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Y2K Chairman Urges Global Cooperation to Tackle Bug

The Presidential Commission on Year 2000 Compliance has stressed anew the need for all countries to link arms in preparing for the effects of the millennium bug on vital public services and commerce.

Y2K Commission chairman Amable Aguiluz V said his office, which hosted the recently concluded world Y2K summit in Manila, cannot overemphasize the urgency of global cooperation in fortifying defenses against this computer glitch.

"We cannot overemphasize the urgency of realizing prompt, candid and thorough disclosure and exchange of information related to Year 2000 readiness among all entities, products and services," Aguiluz said.

He pointed out that the active exchange of information and relevant experiences can "greatly enhance" the ability of governments and corporations to prepare for the millennium bug.

"The sharing of information will aid us in attaining Y2K compliance and in preparation of corporate, national and global contingency plans," he added.

The millennium bug is a built-in flaw in older computer systems that causes them to recognize dates in two digits.

With this glitch, some computer systems may recognize Jan. 1, 2000 as Jan. 1, 1900, and cause malfunctions in vital services that are date-sensitive.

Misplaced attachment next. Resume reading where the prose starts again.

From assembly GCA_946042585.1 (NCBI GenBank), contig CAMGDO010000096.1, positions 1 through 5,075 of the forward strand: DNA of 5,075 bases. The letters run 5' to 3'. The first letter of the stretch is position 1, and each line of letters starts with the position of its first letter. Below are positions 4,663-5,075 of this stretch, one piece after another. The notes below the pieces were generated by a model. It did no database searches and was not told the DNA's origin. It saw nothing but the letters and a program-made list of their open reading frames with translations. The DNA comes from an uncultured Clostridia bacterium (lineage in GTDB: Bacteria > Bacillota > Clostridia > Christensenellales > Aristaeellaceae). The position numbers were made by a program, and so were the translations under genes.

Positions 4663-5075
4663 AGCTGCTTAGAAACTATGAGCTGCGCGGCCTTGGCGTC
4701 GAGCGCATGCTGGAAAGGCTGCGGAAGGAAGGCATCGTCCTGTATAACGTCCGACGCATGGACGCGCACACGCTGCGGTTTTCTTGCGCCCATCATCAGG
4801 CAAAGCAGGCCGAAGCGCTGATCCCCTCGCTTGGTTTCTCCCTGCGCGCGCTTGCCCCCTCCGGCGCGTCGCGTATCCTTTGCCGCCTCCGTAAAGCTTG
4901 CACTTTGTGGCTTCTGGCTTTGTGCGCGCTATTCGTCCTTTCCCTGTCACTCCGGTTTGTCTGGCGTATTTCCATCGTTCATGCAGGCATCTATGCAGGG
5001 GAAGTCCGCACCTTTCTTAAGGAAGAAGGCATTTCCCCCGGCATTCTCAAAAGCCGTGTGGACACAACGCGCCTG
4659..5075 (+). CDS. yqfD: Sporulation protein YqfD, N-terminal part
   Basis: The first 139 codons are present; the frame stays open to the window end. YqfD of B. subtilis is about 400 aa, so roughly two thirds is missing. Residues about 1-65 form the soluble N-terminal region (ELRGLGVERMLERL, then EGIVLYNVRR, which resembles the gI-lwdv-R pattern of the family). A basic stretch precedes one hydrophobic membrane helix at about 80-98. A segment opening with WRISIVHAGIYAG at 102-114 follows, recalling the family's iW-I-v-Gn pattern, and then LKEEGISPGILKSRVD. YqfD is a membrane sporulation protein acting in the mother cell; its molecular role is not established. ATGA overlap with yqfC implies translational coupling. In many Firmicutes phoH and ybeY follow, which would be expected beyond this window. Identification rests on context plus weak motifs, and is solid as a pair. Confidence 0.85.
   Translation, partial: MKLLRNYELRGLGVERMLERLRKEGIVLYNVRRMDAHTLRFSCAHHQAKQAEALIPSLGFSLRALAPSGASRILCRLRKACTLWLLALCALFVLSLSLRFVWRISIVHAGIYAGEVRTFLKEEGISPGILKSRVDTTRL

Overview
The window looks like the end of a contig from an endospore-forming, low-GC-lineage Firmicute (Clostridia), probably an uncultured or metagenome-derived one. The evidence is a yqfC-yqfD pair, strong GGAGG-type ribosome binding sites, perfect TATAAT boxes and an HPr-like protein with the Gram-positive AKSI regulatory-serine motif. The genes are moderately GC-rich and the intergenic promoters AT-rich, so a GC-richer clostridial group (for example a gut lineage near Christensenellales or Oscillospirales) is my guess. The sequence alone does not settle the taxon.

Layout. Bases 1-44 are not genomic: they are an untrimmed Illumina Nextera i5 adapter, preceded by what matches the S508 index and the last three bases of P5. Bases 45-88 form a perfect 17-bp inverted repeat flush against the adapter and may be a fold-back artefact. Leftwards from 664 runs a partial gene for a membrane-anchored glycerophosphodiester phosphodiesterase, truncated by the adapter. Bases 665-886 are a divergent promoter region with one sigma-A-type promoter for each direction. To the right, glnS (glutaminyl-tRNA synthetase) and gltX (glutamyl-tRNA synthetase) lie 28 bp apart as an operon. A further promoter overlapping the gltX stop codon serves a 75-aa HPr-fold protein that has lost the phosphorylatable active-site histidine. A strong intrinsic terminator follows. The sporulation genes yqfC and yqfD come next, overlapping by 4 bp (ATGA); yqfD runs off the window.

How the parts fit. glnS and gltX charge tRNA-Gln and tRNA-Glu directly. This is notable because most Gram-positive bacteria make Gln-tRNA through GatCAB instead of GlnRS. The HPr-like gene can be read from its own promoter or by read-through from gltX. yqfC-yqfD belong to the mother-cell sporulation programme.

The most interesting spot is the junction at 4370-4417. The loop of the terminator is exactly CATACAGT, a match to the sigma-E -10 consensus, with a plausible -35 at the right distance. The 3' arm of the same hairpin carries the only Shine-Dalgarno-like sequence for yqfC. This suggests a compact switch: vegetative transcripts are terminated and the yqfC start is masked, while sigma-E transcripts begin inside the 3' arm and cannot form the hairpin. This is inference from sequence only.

During the three-day summit at the Philippine International Convention Center (PICC), participants discussed collaboration efforts in preparing contingency plans for Y2K.

They also agreed to use the summit as a means to boost global awareness of practices such as Year 2000 conversion, government initiatives and industry support structures.

In the Philippines, the Y2K Commission has identified seven critical sectors that have to be fortified against the possible adverse effects of the millennium bug.

"We have all identified the problems and our tasks are clear. It is only through your support and participation that we can ensure the success of the second global year 2000 summit," Aguiluz said.

As a response to the millennium bug threat, President Joseph "Erap" Ejercito Estrada created the Y2K Commission and instructed it to study measures that will minimize, if not eliminate, the potential problem.

The President said there is an urgent need to avert the possible adverse effects of the Y2K problem that may disrupt the flow of commerce, industry, basic utilities, government, safety and defense systems in the country and throughout the world.

 


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